America and West Indies Station
In 1930 she returned to active service. Danae left Devonport on 20 August 1930, for Bermuda, by way of Halifax, Nova Scotia, towing the paddle-wheeled tug Sandboy (formerly named Strenuous). She towed the tug the entire distance, except for exiting and entering port. Danae and Sandboy reached Halifax on 2 September. On 6 September (when she was reported to belong to the Atlantic Squadron, but was actually joining the 8th Cruiser Squadron on the America and West Indies Station, based at the Royal Naval Dockyard in Bermuda), Danae left Sandboy at Halifax, in order to render aid to Santo Domingo, which had been struck by a hurricane, arriving there on 10 September (with the Royal Fleet Auxiliary oiler Serbol also arriving to render aid) and handing over to the Government of dictator Rafael Trujillo and the American Relief Committee all of the ship's medical supplies above what was retained in case of an emergency and all surplus food. Ships of the America and West Indies Station were generally scattered from Newfoundland to Cape Horn, and venturing into the Pacific Ocean, on cruises, but returned to Bermuda periodically where the fleet would gather for exercises. Danae under Captain Eric Richard Bent arrived at the Royal Naval Dockyard, where the fleet was to gather in October, on 22 September from Santo Domingo. Danae did not remain at Bermuda long before returning to Halifax for the Sandboy. On 17 October she left Halifax with the Sandboy in tow, and the two vessels arrived at Bermuda on 20 October.
Second World War
After completing her duties in the Far East, Danae was again moved to Great Britain and placed in reserve. Mobilized in July 1939, she was attached to the 9th Cruiser Squadron, initially operating in the South Atlantic and then the Indian Ocean from October. On 23 March 1940 she was attached to the Malaya Force and took part in various patrols in the area of the Dutch East Indies and Singapore. On 20 January she was attached to the China Force and started to escort convoys in the Yellow Sea and between the Dutch Indies and Ceylon, together with the cruisers Durban, Dauntless, Cornwall and the Australian HMAS Canberra. On 24 February she arrived in Batavia and then went on to Colombo, from where she was withdrawn to Cape Town for refurbishment.
She returned to active service in July 1943, after 11 months in the shipyard. In March 1944 she returned to Great Britain and was attached to the 1st Cruiser Squadron. Prior to the Invasion of Normandy she left for the Sword Beach area, where she carried out ground support missions, together with the battleships Ramillies, Warspite, cruisers Mauritius, Frobisher, Arethusa and the Polish ORP Dragon, as well as 10 S-class, V-class and Hunt-class destroyers. In July the squadron moved to the area of Port en Bessin and Ouistreham only to return to Great Britain in August. Withdrawn from active service, she was used as a hulk in the port of Plymouth.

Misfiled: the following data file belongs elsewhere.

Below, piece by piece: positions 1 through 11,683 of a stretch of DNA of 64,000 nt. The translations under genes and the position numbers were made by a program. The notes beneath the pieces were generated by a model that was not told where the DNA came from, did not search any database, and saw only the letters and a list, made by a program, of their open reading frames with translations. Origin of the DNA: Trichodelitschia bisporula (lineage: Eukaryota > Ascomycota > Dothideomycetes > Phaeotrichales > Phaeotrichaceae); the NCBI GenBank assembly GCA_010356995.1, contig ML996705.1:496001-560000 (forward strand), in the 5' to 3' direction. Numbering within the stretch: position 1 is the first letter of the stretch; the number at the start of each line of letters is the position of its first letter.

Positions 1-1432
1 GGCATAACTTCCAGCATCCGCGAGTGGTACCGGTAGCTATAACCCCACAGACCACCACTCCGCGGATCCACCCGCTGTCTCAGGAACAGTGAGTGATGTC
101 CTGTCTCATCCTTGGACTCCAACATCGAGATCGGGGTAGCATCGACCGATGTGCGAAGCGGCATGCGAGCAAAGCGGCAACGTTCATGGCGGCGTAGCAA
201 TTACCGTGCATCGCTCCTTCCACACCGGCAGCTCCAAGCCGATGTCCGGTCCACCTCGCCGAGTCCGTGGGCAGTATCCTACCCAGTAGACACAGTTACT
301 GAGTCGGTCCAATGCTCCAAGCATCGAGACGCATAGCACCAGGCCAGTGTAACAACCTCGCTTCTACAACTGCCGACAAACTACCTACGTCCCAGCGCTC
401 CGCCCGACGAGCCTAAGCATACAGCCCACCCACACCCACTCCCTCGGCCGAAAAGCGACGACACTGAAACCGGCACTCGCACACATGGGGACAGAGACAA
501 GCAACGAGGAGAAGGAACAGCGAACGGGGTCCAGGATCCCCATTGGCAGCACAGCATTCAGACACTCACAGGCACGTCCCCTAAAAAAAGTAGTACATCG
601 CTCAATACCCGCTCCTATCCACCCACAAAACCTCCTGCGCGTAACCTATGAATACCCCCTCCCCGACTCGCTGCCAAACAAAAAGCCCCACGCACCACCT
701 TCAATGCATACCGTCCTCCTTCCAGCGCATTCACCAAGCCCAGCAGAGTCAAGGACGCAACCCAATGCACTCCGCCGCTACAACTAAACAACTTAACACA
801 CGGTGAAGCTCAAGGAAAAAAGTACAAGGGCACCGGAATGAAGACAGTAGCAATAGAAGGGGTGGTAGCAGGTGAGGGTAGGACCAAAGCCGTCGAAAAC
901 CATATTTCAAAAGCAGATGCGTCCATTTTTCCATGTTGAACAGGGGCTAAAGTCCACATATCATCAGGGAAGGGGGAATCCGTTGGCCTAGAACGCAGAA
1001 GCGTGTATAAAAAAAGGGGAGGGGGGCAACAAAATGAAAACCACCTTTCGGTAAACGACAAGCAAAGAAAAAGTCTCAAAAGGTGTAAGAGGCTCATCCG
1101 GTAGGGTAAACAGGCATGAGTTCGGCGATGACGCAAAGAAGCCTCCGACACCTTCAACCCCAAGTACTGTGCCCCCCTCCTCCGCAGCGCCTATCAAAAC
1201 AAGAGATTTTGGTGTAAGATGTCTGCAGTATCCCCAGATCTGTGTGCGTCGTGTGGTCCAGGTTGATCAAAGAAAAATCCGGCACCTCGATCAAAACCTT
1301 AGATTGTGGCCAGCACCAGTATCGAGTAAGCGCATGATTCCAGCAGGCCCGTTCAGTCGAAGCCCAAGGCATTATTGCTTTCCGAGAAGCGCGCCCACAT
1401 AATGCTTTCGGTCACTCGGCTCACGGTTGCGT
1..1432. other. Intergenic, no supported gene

After the loss of ORP Dragon, on 4 October she was leased to the Polish Navy. A sister ship of ORP Dragon, she was manned mostly by the surviving part of her crew. Commanded by Cmdr. Stanisław Dzienisiewicz, she was refurbished in Southampton and then Chatham until 23 January 1945. Initially the ship was to be renamed to either "ORP Wilno" or "ORP Lwów", after the cities of Wilno (Vilnius) and Lwów (Lviv). This was seen as controversial because although the cities were part of Poland until after the war, they were at that time claimed by the Soviet Union, and the British authorities did not wish to offend the Soviets. It was decided to use the politically neutral name of ORP Conrad, after Józef Konrad Korzeniowski, better known under his English pen name of Joseph Conrad. In February, the ship moved to Scapa Flow, on 2 April she was attached to the 10th Cruiser Squadron (comprising Birmingham, Bellona, Diadem and Dido), but was again withdrawn for repair of damaged turbine a week later. She left the shipyard only on 30 May, three weeks after war in Europe ended. Attached to the 29th Destroyer Flotilla (comprising Zodiac, Zephyr and Zest), she was briefly stationed in the port of Wilhelmshaven, the main base of the Kriegsmarine recently captured by the Polish 1st Armoured Division.